Anyone who has sat on a jury or followed a high-profile trial on television usually comes to the realization that a trial, particularly a criminal trial, is really a performance. Verdicts seem determined as much by which lawyer can best connect with the hearts and minds of the jurors as by what the evidence might suggest. In this celebration of the American trial as a great cultural achievement, Robert Burns, a trial lawyer and a trained philosopher, explores how these legal proceedings bring about justice. The trial, he reminds us, is not confined to the impartial application of legal rules to factual findings. Burns depicts the trial as an institution employing its own language and styles of performance that elevate the understanding of decision-makers, bringing them in contact with moral sources beyond the limits of law.
Burns explores the rich narrative structure of the trial, beginning with the lawyers' opening statements, which establish opposing moral frameworks in which to interpret the evidence. In the succession of witnesses, stories compete and are held in tension. At some point during the performance, a sense of the right thing to do arises among the jurors. How this happens is at the core of Burns's investigation, which draws on careful descriptions of what trial lawyers do, the rules governing their actions, interpretations of actual trial material, social science findings, and a broad philosophical and political appreciation of the trial as a unique vehicle of American self-government.
"Burns makes an original contribution by drawing on his own experience to show lawyers drafting opening statements and otherwise shaping and dramatizing their courtroom performances."--Choice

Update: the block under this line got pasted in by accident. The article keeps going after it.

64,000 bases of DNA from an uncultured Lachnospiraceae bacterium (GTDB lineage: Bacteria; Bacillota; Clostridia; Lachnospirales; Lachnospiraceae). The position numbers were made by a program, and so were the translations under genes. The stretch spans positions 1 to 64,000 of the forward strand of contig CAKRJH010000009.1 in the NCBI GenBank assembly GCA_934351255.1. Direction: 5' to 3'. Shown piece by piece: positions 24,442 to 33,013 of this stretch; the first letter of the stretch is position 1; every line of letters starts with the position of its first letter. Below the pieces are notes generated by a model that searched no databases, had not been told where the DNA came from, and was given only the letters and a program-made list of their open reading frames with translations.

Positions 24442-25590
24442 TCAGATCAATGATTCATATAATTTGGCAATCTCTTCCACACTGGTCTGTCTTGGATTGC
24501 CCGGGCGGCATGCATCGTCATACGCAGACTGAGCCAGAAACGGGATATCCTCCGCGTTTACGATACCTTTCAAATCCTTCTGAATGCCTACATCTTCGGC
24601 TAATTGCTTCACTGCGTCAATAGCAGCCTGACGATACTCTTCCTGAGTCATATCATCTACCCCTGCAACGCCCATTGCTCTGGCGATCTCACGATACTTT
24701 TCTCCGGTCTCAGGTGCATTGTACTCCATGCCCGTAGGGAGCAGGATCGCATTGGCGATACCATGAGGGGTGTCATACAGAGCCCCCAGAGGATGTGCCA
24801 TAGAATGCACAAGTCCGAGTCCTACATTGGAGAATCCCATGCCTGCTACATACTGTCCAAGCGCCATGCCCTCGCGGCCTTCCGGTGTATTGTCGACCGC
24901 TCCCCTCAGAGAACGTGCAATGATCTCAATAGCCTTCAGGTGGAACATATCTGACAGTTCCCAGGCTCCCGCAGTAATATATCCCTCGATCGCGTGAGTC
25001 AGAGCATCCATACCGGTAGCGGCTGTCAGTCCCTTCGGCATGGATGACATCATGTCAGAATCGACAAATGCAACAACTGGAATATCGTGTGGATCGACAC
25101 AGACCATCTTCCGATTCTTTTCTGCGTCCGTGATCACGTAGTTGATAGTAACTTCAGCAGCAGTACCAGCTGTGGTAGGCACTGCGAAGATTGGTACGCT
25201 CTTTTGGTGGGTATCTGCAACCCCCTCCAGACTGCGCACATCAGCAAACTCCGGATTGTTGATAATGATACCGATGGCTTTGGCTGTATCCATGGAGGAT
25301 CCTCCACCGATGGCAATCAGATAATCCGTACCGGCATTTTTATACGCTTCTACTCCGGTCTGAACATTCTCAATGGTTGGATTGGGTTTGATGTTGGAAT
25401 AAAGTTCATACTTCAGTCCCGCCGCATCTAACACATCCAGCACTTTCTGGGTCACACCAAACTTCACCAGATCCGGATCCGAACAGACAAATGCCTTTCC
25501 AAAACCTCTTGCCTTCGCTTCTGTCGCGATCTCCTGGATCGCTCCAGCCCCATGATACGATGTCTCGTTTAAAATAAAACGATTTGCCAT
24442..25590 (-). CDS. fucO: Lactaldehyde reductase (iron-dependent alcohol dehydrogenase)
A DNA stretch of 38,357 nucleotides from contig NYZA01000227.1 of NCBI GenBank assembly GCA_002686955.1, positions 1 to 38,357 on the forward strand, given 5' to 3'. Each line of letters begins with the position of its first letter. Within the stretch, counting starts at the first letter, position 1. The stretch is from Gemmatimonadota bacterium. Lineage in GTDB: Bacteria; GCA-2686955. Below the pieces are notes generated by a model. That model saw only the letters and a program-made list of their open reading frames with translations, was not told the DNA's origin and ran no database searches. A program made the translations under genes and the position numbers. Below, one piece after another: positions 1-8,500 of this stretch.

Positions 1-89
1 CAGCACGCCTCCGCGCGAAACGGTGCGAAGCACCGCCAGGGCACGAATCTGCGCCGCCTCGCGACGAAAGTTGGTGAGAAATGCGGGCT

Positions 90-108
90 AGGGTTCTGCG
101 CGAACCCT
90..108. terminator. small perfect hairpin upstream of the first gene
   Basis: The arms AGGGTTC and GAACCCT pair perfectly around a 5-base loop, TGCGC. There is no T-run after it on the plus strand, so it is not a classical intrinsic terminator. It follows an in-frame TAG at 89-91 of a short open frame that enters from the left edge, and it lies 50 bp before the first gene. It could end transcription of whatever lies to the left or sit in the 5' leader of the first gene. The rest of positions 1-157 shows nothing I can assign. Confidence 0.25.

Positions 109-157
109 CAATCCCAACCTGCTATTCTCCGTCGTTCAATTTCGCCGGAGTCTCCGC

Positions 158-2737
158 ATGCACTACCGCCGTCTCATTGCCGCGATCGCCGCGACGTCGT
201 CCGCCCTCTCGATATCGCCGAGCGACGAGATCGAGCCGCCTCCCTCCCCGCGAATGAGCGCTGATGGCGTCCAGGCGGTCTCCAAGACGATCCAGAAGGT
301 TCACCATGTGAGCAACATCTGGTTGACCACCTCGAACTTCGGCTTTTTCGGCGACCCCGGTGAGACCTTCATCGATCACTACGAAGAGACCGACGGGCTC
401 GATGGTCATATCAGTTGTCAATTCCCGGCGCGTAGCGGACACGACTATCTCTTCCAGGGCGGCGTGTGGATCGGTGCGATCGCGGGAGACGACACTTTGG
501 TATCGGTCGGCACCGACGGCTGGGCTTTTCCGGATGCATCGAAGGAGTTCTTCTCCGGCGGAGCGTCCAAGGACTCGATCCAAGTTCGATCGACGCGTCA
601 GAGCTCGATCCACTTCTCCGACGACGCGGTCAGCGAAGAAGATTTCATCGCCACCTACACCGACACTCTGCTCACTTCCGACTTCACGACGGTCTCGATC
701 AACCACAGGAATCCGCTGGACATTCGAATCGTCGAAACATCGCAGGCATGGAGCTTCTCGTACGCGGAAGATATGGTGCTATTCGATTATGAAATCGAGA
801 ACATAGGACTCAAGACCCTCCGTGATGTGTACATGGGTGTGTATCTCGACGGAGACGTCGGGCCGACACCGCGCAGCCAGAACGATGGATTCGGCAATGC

"This book is at once a treatise on legal procedure, on the philosophy of the social sciences, on political theory, and on the trial as linguistic and cultural artifact. I know of no other book that does what this one does, and I enthusiastically recommend it to readers in the field of law and in the humanities."--David Luban, Georgetown University
"Robert Burns's core argument is elegantly simple: the trial is a performance. In exploring the hybrid discourse of the trial, he leads the reader on an engaging journey into this singular type of public performance.... Burns has written a wonderful book."--Milner S. Ball, Georgia Law School
Table of Contents:
I. The Received View of the Trial 10
II. The Trial's Linguistic Practices 34
III. The Trial's Constitutive Rules 73
IV. An Interpretation from One Trial 103
V. The Trial's Most Basic Features and Some Observed Consequences 124
VI. Thinking What We Do 155
VII. The Two Sides of the Trial Event 183
VIII. The Truth of Verdicts 220